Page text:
From Stigma to Resistant Career Discourses: Toward a Co-Cultural Career Communication Model for Non-Dominant Group Member

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Roma career theory, co-cultural theory, culture of honor, stigmatized groups, resistance


Career communication focuses on Western and dominant members’ work and careers in formal economies. Applying co-cultural theory to anthropological data, we show how groups, such as the Roma people, operate within dialectics of inclusion-exclusion, dignity-stigma, individual-collectivity, and legality-illegality to construct career discourses marked by resistance and resource recuperation. Building on Lucassen, Willems, and Cottaar (1998), we have identified five characteristics of Romany experiences of work and resistance: (a) the entire family functioning as the work unit; (b) mobility; (c) preference for self-employment; (d) the rhetoric of recuperation; and (e) work used as resistance toward dominant majorities. In doing so, we offer an ideological critique of career and the Roma. Our model is applicable to other marginalized groups.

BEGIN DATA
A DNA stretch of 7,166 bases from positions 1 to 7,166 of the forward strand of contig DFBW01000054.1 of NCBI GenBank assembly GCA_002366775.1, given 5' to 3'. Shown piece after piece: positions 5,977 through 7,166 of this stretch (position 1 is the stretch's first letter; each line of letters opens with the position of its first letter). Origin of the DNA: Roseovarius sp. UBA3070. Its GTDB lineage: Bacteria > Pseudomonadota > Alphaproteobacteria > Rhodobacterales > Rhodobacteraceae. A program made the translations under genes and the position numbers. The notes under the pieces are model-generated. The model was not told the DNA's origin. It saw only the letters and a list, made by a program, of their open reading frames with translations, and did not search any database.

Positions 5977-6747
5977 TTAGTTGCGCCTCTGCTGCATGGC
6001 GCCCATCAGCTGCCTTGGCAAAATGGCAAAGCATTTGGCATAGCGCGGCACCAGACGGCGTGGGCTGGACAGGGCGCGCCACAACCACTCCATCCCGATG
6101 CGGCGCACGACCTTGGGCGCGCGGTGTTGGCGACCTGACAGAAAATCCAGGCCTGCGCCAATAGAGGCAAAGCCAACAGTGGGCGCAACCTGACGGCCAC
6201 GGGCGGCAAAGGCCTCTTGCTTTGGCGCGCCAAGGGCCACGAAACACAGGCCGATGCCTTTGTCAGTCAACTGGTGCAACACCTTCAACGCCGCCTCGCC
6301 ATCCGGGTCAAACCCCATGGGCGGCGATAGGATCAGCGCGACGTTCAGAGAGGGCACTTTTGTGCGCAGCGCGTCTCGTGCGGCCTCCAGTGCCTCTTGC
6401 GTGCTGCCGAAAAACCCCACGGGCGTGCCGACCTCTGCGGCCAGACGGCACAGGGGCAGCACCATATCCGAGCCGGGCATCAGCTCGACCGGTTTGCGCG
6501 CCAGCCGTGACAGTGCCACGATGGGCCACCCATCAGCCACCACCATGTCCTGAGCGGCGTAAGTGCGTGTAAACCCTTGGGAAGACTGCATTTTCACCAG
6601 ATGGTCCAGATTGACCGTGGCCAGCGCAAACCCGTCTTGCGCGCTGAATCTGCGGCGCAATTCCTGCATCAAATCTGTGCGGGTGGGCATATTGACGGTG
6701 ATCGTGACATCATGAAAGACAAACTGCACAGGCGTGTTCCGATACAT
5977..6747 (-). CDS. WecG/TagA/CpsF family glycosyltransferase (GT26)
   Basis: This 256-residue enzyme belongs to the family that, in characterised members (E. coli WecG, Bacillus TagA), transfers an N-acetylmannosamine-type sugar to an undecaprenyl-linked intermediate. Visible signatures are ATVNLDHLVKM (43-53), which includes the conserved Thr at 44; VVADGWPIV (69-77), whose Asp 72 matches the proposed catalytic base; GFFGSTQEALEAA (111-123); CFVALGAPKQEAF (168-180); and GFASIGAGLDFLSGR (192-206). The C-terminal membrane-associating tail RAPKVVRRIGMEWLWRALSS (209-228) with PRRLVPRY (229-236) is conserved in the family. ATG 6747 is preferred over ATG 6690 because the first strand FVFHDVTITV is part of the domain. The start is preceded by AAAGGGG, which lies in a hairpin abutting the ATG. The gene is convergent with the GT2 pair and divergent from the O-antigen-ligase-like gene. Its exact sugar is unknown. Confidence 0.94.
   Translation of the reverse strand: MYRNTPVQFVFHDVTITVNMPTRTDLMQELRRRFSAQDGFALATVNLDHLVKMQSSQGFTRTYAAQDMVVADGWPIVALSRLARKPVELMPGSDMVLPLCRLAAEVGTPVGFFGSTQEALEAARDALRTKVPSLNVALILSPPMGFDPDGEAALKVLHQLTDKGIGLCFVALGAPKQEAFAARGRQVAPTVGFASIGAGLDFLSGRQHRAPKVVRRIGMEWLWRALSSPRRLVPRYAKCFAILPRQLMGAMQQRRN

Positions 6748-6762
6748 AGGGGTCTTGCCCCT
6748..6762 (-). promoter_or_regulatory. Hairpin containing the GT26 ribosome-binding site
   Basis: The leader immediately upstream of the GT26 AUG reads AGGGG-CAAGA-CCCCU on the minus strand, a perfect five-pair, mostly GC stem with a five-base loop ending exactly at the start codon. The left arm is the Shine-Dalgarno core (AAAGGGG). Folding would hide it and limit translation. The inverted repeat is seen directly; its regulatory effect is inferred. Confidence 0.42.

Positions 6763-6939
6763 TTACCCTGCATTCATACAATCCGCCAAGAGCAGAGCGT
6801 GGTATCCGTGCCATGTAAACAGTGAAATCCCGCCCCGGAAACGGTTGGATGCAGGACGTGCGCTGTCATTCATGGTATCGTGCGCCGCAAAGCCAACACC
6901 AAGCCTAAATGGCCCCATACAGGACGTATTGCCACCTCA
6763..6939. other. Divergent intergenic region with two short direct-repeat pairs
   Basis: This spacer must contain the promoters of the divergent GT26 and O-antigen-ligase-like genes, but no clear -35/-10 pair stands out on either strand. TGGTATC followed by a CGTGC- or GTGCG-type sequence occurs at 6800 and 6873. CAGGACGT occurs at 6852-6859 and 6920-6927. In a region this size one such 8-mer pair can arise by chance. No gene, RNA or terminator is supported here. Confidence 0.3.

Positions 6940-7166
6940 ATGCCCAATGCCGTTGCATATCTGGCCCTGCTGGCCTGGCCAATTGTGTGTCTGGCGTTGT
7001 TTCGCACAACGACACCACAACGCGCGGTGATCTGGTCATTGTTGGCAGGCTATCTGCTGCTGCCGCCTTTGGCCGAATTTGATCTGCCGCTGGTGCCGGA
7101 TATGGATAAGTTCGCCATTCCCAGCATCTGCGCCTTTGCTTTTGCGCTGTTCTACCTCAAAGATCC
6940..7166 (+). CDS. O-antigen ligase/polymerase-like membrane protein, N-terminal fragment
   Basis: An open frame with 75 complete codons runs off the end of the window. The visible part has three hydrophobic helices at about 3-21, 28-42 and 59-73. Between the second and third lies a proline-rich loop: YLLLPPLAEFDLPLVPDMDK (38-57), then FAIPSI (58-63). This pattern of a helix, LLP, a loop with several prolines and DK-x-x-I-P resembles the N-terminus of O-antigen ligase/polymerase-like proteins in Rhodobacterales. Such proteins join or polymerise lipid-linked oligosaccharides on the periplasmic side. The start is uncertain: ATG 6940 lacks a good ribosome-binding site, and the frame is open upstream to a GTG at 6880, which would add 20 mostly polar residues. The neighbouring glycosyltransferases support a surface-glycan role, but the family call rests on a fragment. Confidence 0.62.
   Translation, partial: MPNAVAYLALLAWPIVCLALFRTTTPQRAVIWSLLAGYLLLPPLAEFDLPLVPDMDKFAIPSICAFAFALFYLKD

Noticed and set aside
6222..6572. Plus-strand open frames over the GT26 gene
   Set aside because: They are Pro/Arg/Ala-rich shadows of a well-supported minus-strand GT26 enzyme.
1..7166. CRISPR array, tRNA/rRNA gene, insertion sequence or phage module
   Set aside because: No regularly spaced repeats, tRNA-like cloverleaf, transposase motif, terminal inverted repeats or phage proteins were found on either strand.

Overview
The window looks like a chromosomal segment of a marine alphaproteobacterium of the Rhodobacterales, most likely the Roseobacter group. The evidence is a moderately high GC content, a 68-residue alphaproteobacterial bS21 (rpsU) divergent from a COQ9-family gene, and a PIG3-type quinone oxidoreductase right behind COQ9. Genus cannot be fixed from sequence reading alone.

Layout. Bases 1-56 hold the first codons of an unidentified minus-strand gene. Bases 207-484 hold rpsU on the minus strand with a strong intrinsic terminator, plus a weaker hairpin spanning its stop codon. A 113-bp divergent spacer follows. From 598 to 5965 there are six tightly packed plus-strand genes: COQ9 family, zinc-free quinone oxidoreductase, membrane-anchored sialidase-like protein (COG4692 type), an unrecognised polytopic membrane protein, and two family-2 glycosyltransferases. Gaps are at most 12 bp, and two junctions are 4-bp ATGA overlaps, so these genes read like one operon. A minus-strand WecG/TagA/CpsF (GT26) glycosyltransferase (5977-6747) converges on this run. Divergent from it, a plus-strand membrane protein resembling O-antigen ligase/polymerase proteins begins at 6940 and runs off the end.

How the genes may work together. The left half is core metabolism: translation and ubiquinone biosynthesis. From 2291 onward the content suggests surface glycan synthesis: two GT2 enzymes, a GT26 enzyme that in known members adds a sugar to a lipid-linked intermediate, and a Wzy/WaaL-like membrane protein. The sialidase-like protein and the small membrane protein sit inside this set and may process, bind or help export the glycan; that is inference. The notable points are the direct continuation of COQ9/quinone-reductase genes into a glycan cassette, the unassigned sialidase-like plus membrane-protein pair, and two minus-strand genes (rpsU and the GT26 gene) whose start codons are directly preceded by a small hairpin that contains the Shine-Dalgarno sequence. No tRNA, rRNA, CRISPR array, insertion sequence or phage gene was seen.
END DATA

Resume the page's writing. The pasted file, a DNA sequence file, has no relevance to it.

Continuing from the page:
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Intercultural Communication Studies, v. 21, issue 3, p. 1-17